regional test areas across the united states. what i have found interesting is, as we have come out with this proposed rule, is that most of this seems to be a rule that is looking backwards, not forward. for example, i mean, looking at not being able to operate these other than line of sight or at it's extremely short sighted, i believe, in terms of a rule. it's almost like, in order to meet some of the deadlines you've put forth a rule that is very restrictive instead of really saying that if there's the technology, which we have the technology, to manage this, other than line of sight, could we not do that in a safe manner? mr. whitaker: we had a lot of debate around this as the rule was put together. i think initially there was an
attempt to boil the ocean, if will you, and take on all possible issues in the rule. the decision was made to come up with a less onerous rule that covers the majority of the types of operations that we know people want to undertake. that the technology's there, it's proven and can happen. so we defined an envelope of operation, if will you. the things that are in that envelope, it will unleash a lot of the commercial needs that's there. shoots that are still out there to be worked out and to have standards built around, we do have regulatory actual tools to allow those -- regulatory tools to allow those to go forward. mr. meadows: if we're talking about, you say that it would provide for most of what we're talking about, i would disagree with that. if we're talking about line of sight. because what the others are talking about really is not line of sight. doctor, you know, you work for nasa. can you put something out in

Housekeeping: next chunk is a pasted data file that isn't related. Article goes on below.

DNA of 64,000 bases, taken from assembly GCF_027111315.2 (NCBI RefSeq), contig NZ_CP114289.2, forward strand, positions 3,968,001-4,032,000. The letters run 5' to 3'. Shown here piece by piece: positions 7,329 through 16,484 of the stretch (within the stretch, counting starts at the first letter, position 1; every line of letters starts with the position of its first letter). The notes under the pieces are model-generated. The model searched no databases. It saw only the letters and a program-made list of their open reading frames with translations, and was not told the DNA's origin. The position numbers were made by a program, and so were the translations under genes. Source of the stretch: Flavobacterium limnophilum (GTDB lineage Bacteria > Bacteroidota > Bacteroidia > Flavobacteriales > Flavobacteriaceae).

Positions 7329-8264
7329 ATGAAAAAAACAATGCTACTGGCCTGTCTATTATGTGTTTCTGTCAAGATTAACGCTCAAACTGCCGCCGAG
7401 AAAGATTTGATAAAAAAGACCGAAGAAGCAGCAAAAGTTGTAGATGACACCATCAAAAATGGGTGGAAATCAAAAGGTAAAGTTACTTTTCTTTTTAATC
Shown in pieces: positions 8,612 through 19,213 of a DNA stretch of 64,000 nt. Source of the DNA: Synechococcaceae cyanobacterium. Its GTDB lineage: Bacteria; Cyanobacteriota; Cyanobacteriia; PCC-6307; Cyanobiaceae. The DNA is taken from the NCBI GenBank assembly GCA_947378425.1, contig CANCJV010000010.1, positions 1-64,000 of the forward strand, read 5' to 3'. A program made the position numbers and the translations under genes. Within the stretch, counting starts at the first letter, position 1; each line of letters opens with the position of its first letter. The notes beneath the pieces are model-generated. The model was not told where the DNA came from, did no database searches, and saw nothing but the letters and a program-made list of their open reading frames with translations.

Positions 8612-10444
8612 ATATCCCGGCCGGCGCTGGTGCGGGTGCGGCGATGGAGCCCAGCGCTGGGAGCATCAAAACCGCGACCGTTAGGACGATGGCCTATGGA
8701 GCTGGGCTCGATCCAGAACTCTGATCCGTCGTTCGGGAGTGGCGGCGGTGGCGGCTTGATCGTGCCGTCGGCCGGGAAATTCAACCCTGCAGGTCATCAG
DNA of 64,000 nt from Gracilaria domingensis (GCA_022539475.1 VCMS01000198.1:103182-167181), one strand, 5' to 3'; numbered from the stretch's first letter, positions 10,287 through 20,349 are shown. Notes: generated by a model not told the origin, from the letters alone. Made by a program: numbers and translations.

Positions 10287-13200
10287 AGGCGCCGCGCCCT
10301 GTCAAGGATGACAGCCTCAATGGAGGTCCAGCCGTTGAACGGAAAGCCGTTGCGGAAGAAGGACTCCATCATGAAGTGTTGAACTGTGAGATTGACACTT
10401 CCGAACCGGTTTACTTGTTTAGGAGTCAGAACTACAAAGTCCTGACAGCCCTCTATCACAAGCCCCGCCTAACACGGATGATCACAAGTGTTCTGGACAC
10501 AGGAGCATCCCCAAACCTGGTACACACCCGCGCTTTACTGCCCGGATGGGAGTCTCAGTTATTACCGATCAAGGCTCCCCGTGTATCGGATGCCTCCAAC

space or on the moon without -- in a safe way and do it without line of sight? be careful how you answer. [laughter] mr. whitaker: working in the aeronautics mission at nasa, i won't speak to the space applications. mr. meadows: can't some of your colleagues do that, i guess? do they have to view that the whole way to where it lands in order for it to be safe? mr. whitaker: that is certainly not the case. mr. meadows: ok. so i guess, i'm going to encourage you, as we are looking for a f.a.a. re-authorization in less than 60 days, i am encouraging you to be a little bit more forward thinking as it comes to the line of sight and some of the technology that is available to us today, the stakeholders, mean, it's all over. because if not, you're regular